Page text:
Welcome to the blog by Marylu Weber

This blog contains dozens of posts and photos of the wild, feral horses from the park and some of the people involved with them. These horses are owned by the park and not managed by the BLM. To see most of the photos, scroll to the bottom of this page. To find earlier posts of interest go to Blog Archive on the right and follow this guide:

For some of the history of the horses and people involved:

Wild Horses of Theodore Roosevelt National Park
Tom Tescher's Story
The Boicourts
The Roundup

The Sale

For some of the special horses' stories:
Fire's Story
Whisper's Story
Our Boys Come Home
Dancing with a Wild Horse
Whit's Story

The Dance Continues
Training Update

More Dancing with Hawk
More Training for Hawk
Bashful, the Steps of His Life

Post of Interest:
Four Stallion Fight
Hazards, Did I Mention Hazards?

Thursday, June 25, 2009


June seems to be a good month for foaling, though, with the number of young, maiden mares, we have lost some. As the earlier foals mature, some of them are revealing their true color. Many of the foals born sorrel are now turning red roan, many born bay are now turning bay roan, and some of those that appeared to be black are becoming blue roans. The color patterns and how they develope would be a study in itself, but that isn't our focus. We can just speculate on which ones will change and what color they will turn out to be.

Auney, our first foal, has become a pretty red roan, as has one of our favorites, Roosevelt. At first we felt sorry for Roosevelt because he had no one his age to play with, but that hasn't held him back. Just like his namesake, he has learned to play with the big boys. He and his half brother, Charlie have become fast friends and spend a lot of time together playing like big stallions or resting in the sandy banks on Boicourt.

Buck, who was born a bay, is now showing the white that will, at some time in the future, blend with his dark bay coat to create at rich bay roan. His little brother, Rasmusson, was born red roan. His color was easy to predict, his gender was not. For the first several days, we called him a filly because the new foals have their hind quarters tucked under so much that it is hard to determine what they are. Once they are a few weeks old, it is no longer a problem.

The six foals in the Red Face and Singlefoot bands have a new baby sister. The overo mare, Lightning, had a cute overo filly who looks a lot like mama. We are hoping that she stays black like her mama and doesn't gray like her sire, Singlefoot.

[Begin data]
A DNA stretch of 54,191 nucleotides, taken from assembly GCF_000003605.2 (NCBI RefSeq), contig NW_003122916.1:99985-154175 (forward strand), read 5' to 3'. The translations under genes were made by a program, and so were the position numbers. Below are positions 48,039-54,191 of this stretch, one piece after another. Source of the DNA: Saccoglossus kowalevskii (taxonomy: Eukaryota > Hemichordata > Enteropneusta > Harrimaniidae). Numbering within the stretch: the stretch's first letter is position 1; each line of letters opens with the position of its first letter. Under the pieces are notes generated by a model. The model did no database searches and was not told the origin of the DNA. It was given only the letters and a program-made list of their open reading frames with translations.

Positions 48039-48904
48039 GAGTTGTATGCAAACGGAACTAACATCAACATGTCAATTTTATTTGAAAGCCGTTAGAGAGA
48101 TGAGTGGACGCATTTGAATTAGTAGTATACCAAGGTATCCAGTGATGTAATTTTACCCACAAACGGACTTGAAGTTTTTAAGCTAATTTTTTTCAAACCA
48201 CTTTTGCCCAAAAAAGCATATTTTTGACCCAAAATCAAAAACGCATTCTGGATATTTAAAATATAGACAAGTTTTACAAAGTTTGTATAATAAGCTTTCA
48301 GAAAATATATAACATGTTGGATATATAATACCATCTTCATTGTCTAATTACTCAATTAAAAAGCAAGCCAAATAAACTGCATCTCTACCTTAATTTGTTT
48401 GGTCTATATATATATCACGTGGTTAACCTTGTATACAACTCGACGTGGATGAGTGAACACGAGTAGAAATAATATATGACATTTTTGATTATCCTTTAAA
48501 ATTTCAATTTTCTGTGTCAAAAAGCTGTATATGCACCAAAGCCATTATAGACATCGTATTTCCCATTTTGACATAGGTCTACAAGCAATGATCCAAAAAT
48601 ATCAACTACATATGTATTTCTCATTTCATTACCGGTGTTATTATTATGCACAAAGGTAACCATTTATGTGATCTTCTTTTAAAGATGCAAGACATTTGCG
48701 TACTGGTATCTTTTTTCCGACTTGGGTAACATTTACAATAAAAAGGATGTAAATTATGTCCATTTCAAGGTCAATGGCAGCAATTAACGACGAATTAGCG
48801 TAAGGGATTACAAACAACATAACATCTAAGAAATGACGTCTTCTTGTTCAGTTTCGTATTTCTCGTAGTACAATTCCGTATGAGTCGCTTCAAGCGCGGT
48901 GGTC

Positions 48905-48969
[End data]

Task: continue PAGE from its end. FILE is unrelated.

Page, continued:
Beauty, in Embers' band, looks as if she will be a blue roan to begin with, but most of her siblings have eventually turned gray like Bella. With graying, we will only know over time, since any color can gray. Little Rue, Neuens, Mosser, Little Mo, Barnhart, Roxie, Connolly, and Schaffer were all born dark. Time will tell whether they will roan, turn black or gray. Only Connolly, or as Hedrick calls her, Cocoa Puff, shows the telltale signs of roaning, a lighter underbelly and white at the top of her tail.

Rue has been a puzzling little filly. She seems to have been born missing a large patch of hide over her left shoulder. It was an ugly wound when we first saw her, but it didn't seem to bother her at all. Over the weeks it has filled in and healed. She seems to be doing very well, so there is no reason to believe that it will cause any problems in the future. Marquis, from High Star's band, has to be my favoite, but he too is difficult to predict for color. since his sire is balck and his dam, light red roan, he has many options. I am prediction he will be a bay roan, but for now, I am calling him a buckskin.

Some of the foals have been difficult to get a good photo of, but as we continue the behavior study we will try to get good photos of them all. It is highly likely that all of them, along with the one and two year olds, will be sold in the fall, so I will try to have all of the horses that may be sold pictured on this blog by October.

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